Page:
Picking up from where I left off last week, the third mistake that leaders keeping making right now is that they forget that getting rid of obstacles to change does not equal empowering others to act. It may help, but it is not the same thing. For example, when we get rid of obstacles that block action, we may have to deal with disempowering bosses who withhold or do not provide key information. We also may have to deal with structural barriers such as too many layers of management where people second guess and criticize actions being taken. We may even have to re-examine our performance measurement and reward systems. When we take these actions, we send a signal to others in the company that change is going to happen.
But one result of removing all of the barriers to change can be people feeing like deer-in-the-headlights, overwhelmed and fearful. From past experience, we know that what we believe, experience and observe all influence our actions. When barriers are removed, some people will experience an undercurrent of fear even if the changes are good and important to be made. For these people, the problems you know are better than the ones you do not know.
On the other hand, when we empower others, there has to be psychological safety which is the combination of emotional support and assistance in problem solving. This will involve on-going coaching and on-going communication and dialogue. Through this level of sharing and analyzing, goals are clarified and important learning takes place.
From my experience, empowered people have confidence in their ability and their knowledge, and in their team and their company. They believe they can make the right decisions and they believe they are role modeling what is most important. Furthermore, empowered people can make choices about how to achieve predetermined outcomes and goals. They believe they are engaged in meaningful work. In short, empowerment is the process of increasing the capacity of individuals or groups to have the confidence and clarity to make choices and to transform those choices into desired actions and outcomes, i.e. meaningful work.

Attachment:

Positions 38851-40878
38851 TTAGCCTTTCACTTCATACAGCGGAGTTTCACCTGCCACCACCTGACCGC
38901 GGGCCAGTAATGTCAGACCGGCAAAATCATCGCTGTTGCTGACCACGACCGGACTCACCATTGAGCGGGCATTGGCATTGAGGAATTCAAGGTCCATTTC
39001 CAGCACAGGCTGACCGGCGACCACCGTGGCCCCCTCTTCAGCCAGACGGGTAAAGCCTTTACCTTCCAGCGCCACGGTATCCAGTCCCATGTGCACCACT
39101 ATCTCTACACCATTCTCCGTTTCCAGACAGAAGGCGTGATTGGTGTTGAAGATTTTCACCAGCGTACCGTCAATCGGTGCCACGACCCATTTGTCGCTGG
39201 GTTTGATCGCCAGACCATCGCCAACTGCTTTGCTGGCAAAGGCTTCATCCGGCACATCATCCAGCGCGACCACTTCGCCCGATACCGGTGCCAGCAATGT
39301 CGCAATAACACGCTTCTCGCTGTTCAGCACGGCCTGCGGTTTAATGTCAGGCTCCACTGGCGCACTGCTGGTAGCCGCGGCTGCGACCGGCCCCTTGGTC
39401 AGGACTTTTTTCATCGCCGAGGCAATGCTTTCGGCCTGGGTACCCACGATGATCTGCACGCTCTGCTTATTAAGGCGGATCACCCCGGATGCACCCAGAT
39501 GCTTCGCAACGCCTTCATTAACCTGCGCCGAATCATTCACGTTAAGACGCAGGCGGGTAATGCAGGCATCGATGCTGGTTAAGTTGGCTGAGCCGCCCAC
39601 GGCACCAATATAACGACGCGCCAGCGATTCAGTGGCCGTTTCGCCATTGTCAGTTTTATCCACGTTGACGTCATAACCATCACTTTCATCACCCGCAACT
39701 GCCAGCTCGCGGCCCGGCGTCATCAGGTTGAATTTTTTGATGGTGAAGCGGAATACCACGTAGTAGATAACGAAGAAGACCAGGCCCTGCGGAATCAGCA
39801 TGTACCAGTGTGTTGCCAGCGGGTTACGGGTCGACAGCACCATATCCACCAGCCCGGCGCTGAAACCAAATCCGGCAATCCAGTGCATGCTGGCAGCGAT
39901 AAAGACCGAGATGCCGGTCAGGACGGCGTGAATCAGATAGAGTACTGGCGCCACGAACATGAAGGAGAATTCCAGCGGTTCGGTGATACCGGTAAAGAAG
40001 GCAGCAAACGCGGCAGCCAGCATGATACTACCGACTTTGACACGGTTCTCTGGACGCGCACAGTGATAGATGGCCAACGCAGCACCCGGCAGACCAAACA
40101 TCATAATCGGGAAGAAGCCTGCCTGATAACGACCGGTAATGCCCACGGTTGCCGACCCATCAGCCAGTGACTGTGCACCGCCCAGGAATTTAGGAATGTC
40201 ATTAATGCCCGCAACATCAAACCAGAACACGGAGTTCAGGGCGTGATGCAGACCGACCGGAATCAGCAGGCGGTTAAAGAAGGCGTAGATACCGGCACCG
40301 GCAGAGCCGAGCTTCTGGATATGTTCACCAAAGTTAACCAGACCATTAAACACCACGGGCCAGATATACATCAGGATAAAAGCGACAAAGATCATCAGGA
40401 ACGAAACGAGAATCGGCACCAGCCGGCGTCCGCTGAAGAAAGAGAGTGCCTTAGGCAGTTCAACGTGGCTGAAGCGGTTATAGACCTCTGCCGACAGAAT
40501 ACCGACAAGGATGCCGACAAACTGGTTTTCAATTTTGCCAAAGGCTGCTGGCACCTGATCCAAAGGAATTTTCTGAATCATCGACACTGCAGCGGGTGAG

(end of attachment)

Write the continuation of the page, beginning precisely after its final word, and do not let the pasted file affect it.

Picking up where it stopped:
Stephen Covey in his book, The 8th Habit: From Effectiveness to Greatness (Free Press, 2004) reports that empowerment is held back by the following factors:
- 97% - Managers afraid to let go
- 93% - Misaligned systems
- 92% - Manager lacks skills
- 80% - Employees lack skill
Given the above, leaders who want to empower more people and to teach them new behaviors must take the following steps.
First, we need to get better at role-modeling. We must be trustworthy, and routinely build greater levels of personal, strategic and organizational trust, plus improve our own character and competence.
Next, we need to get better at creating a shared understanding of vision, strategy, mission, vision, and core values. This will only happen if we are willing to schedule the time for a greater level of strategic dialogue.
Then, we need to get better at aligning people, systems and expectations. The better we clarify our expectations the better people will perform.
The fourth leadership mistake we keep making is that leaders often forget that building a team is not the same as maintaining a team. In the beginning, the goal of most teams is about defining a common problem and solving it. Ruth Wageman, Debra A. Nunes, James A. Burruss and J. Richard Hackman in their book, Senior Leadership Teams: What It Takes To Make Them Great, Harvard Business School Press, 2008, write that we need the right people and a compelling direction that is clear, challenging and consequential if we are seeking better levels of team work. They also point out that we need a solid structure, i.e. define exactly what the team is to do strategically, a supportive context, i.e. access to the resources they need, and some team coaching which will help them to evolve, learn, and grow over time.
But building a team is not maintaining a team. The later requires us to “build heritage relationships,” i.e. build relationships before you need them and then focus on staying connected to them once they are on the team, role modeling collaborative behavior before, during, and afterwards, making sure team leaders are both task and relationship oriented, plus helping team leaders to understand the challenges of role clarity and task ambiguity. For more detail on this subject, I suggest you read the following article, “Eight Ways to Build Collaborative Teams” by Lynda Gratton and Tamara J. Erickson, Harvard Business Review, November 2007.
Remember: practice empowering more people, doing a better job of role modeling new behaviors, and maintaining your teams. It will make a world of difference.